Port Highlights

Antarctic landings are unlike anything you will experience on a regular cruise. There are no cafes, no shops, no towns and no people, except at a handful of research stations.

Most ships drop anchor and take passengers by Zodiac to roughly the same spots. These are some of the shore excursions which may be included in cruise fares:

Deception Island: An active volcano made monochrome with black ash is one of the most popular landings, and arriving through Neptune's Bellows -- a 200-meter-wide gap in the wall of the caldera -- it's easy to see why. On the shore is an abandoned British Antarctic Survey base and crumbling boilers from a Norwegian whaling operation. It's a great hiking spot, and from the higher peaks you may be lucky enough to spot a pod of humpback whales in the sea below. You can even go swimming there -- if you're brave enough!

Elephant Island: Now the habitat of chinstrap and gentoo penguins, this is where Shackleton's crew was stranded while he took five of his men in search of help. The men were eventually rescued from the island, but only after spending a grueling winter there.

Port Lockroy: A British station on Wienke Island was secretly established by Churchill during World War II to report enemy activity and provide weather reports. Now the rustic building is like a time capsule back to the 1960's, complete with original tins of food in the kitchen and peeling painted pin-ups in the bedroom. It is manned by a small team each summer that monitors the effects of visitors on the penguin rookeries. The building is part museum and part shop, so get your cash ready. There's a great selection of souvenirs, and you can even send a postcard!

Half Moon Island: This crescent moon-shaped South Shetland island is the site of an Argentine research station, and you'll find the wreck of an old wooden whaling boat on its shores. It is home to a large chinstrap penguin colony, as well as nesting Antarctic terns and kelp gulls. You'll also find fur and elephant seals lazing on the beach or ferociously fighting in the surf.

The Lemaire Channel: This is one of the most spectacular waterways on the planet. It's obvious why it is nicknamed Kodak Gap as you glide through clear sapphire seas among mountain peaks capped with pristine white snow and ice-blue bergs. This is not a landing, but the Zodiacs may be lowered for seal-spotting and taking photos of the boat.


Day tripping: It is possible to visit Antarctica for a few hours without going by sea. On a limited number of South American cruises, such as Victory Adventure Expeditions, you can book shore excursions (weather permitting) from Punta Arenas, Chile. The flight is 3.5 hours each way. Crystal Cruises also offers a 12-hour excursion, landing at the Chilean base on King George Island. The trip costs about $3,600 per person.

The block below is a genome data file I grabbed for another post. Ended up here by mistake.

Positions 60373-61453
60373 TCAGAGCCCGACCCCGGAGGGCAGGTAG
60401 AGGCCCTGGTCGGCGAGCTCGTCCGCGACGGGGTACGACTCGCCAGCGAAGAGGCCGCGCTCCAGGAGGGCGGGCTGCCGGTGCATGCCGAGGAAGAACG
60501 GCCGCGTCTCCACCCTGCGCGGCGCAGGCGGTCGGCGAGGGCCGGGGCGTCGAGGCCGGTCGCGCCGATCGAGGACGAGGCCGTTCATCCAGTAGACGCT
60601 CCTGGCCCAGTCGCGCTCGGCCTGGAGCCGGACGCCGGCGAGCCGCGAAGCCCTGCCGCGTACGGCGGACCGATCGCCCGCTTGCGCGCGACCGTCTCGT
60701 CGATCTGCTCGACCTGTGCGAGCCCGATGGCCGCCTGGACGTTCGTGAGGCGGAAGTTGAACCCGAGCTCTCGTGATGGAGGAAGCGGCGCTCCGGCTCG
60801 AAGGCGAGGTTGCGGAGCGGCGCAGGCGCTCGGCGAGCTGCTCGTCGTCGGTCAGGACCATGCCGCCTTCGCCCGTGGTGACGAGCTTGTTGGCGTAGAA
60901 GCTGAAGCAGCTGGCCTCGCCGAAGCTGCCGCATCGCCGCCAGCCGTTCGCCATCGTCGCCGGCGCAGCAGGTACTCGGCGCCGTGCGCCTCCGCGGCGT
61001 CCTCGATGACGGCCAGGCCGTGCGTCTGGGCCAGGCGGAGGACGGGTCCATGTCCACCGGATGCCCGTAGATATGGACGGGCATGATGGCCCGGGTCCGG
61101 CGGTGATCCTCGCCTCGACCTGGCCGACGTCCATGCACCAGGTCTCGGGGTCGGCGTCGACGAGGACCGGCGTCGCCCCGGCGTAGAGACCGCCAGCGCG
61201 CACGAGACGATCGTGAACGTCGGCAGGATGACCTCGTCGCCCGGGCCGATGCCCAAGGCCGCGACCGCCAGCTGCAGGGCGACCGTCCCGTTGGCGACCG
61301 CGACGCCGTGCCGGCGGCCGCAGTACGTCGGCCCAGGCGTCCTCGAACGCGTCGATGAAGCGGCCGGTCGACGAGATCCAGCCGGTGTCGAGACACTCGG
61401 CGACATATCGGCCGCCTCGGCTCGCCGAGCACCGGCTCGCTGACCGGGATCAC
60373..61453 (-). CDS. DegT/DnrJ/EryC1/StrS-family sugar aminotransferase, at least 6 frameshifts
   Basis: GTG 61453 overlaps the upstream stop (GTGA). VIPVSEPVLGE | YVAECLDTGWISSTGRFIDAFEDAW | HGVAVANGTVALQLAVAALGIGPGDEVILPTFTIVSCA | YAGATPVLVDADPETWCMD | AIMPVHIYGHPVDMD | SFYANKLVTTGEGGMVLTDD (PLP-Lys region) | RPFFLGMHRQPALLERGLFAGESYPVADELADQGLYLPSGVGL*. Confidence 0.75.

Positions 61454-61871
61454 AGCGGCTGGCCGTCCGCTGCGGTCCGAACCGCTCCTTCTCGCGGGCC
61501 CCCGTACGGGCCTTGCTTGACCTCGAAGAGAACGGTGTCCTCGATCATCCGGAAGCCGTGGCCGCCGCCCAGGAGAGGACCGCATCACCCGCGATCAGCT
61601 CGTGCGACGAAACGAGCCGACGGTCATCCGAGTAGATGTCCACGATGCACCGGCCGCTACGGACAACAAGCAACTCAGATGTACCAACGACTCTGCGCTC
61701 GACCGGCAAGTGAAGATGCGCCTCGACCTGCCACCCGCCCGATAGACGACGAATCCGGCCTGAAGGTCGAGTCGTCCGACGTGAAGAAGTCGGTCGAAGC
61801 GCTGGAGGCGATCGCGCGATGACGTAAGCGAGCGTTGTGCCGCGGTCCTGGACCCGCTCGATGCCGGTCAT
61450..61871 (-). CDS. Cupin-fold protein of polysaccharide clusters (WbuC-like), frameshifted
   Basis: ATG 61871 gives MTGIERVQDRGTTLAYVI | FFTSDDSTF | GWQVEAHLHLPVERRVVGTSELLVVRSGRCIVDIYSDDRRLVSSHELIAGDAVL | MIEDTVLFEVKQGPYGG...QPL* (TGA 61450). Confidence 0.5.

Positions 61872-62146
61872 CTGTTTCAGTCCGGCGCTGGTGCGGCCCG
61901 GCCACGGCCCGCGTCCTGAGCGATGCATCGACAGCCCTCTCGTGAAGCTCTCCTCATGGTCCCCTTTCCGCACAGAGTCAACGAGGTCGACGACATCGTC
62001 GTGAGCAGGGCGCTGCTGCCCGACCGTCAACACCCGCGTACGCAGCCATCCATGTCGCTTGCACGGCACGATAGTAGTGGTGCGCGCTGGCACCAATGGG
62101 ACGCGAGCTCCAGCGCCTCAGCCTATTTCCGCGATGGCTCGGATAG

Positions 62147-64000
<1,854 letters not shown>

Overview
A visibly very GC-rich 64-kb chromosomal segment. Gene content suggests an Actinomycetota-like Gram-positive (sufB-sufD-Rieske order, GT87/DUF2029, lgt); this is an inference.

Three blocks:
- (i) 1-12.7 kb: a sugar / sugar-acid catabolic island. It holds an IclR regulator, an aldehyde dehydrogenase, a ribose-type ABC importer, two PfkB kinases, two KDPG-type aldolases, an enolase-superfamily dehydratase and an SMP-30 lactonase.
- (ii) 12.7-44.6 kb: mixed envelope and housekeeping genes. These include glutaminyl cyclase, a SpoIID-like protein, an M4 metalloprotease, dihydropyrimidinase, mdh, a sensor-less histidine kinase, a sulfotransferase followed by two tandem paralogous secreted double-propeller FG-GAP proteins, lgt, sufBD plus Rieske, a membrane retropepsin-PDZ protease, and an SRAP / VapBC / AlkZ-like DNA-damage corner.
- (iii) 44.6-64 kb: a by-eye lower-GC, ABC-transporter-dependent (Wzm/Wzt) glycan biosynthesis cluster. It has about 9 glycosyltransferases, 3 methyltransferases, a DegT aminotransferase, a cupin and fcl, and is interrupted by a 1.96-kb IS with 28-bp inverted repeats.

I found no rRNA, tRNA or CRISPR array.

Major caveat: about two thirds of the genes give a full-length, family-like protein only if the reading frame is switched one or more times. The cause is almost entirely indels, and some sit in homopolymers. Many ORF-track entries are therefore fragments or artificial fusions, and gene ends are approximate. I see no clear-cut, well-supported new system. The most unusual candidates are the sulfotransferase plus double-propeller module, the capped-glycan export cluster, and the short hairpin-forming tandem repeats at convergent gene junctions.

Extending Your trip: One night isn't nearly enough time to explore the vibrant departure cities of Buenos Aires and Santiago. It pays to add a few days -- or even a week -- on your own. You won't regret it.

Check out our port profiles for things to do in Buenos Aires and Santiago.

What To Pack: Essential clothing for Antarctica includes a winter coat, waterproof trousers (to keep you dry while riding in a wet Zodiac), two pairs of warm gloves (again, one to keep dry when the other pair gets wet) and a wool hat. You will also be lost without a pair of knee-high rubber boots (for all landings), but check with your cruise line if they rent these before you go. You'll also need thermal underwear, heavy socks, sweaters and wool pants or sweatpants (to wear under your waterproof layer). A few upscale ships supply windbreakers, which you get to take home after the cruise. If you find that buying all this gear adds up, you can either rent it from a snow-and-ski or adventure store, such as Outdoorhire in the U.K., or order it online from Antarctic Equipment in Ushuaia and pick it up before you embark.

Even if you are not a keen photographer, it's worth investing in a decent camera to capture what could be the most spectacular scenery and wildlife you will ever see. And if you have them, take binoculars.

You won't need hiking boots, as you will always go to shore in your rubber boots. A waterproof backpack to carry photography gear in the Zodiac is also recommended.

For more ideas, see our Ultimate Guide to Packing for a Cruise.

Travel responsibly: IAATO (International Association of Antarctic Tour Operators) is an organization founded to advocate, promote and practice safe and environmentally responsible private-sector travel to the Antarctic. The continent is still unspoiled, and it's vital to keep it that way. So, before you go, clean and examine clothes and equipment thoroughly for dirt and other organic material.

--updated by Emily Payne, Cruise Critic Contributor